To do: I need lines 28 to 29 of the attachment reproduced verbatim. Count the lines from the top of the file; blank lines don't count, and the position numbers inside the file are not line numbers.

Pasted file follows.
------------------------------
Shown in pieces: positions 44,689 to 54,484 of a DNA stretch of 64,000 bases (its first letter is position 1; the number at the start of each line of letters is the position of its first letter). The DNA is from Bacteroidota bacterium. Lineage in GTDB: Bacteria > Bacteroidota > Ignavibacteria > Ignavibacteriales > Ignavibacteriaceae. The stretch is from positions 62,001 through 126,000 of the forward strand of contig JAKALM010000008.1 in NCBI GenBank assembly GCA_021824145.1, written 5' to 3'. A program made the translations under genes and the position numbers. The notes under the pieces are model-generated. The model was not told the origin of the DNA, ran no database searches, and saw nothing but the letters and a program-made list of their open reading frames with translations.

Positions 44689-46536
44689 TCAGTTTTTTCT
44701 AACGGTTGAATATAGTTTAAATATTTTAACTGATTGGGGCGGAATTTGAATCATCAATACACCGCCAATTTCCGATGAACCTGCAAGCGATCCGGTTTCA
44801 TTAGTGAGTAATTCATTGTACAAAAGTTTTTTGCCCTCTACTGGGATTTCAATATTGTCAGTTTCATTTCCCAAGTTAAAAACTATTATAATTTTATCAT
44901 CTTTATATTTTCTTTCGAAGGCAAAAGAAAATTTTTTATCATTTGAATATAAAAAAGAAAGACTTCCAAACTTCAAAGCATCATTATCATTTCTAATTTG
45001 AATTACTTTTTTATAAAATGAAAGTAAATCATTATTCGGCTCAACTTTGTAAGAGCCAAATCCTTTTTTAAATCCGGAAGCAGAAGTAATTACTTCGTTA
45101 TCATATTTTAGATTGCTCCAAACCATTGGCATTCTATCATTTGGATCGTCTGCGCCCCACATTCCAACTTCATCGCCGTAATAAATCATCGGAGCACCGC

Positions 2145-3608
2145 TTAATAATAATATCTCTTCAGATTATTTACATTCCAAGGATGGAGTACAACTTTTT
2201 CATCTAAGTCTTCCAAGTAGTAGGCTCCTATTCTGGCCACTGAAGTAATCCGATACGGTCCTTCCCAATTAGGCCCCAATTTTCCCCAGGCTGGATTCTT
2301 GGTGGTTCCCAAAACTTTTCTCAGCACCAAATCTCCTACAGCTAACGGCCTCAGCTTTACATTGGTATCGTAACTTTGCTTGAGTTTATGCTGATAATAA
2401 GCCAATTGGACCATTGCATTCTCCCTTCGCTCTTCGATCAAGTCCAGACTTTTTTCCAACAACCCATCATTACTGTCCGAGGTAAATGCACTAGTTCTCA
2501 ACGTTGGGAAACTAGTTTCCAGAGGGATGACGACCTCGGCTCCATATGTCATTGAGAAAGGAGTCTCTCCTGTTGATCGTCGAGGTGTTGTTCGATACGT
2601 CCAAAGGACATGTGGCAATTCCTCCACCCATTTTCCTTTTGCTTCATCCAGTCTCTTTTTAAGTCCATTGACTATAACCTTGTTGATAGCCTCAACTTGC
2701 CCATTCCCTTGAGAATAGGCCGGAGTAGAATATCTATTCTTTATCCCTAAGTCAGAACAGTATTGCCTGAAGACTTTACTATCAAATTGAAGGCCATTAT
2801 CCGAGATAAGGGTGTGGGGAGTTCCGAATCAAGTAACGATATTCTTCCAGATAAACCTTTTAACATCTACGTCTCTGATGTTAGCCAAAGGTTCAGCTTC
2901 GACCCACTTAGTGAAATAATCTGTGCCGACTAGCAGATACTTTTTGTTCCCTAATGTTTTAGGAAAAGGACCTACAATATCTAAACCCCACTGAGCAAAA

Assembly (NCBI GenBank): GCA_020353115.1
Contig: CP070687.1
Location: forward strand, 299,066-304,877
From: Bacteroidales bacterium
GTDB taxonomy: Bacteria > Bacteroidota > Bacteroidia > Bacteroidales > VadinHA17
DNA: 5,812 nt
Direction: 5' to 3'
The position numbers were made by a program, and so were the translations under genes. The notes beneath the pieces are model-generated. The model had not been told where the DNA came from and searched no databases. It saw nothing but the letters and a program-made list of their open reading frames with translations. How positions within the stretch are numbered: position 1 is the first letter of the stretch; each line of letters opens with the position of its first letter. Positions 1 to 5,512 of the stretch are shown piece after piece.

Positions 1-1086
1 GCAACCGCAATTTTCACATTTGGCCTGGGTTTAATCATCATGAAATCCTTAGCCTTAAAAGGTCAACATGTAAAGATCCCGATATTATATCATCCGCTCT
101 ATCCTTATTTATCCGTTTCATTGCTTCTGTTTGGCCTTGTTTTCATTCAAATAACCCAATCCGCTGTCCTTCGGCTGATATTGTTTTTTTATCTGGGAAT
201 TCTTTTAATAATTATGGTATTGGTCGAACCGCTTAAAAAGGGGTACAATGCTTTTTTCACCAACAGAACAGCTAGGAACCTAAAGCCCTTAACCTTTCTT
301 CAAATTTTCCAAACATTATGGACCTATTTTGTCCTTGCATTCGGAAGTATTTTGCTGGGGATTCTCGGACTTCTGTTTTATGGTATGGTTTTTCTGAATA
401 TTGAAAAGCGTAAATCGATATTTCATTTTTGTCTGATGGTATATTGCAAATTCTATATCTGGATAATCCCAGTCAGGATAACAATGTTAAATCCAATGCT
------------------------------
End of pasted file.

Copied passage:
1 GCAACCGCAATTTTCACATTTGGCCTGGGTTTAATCATCATGAAATCCTTAGCCTTAAAAGGTCAACATGTAAAGATCCCGATATTATATCATCCGCTCT
101 ATCCTTATTTATCCGTTTCATTGCTTCTGTTTGGCCTTGTTTTCATTCAAATAACCCAATCCGCTGTCCTTCGGCTGATATTGTTTTTTTATCTGGGAAT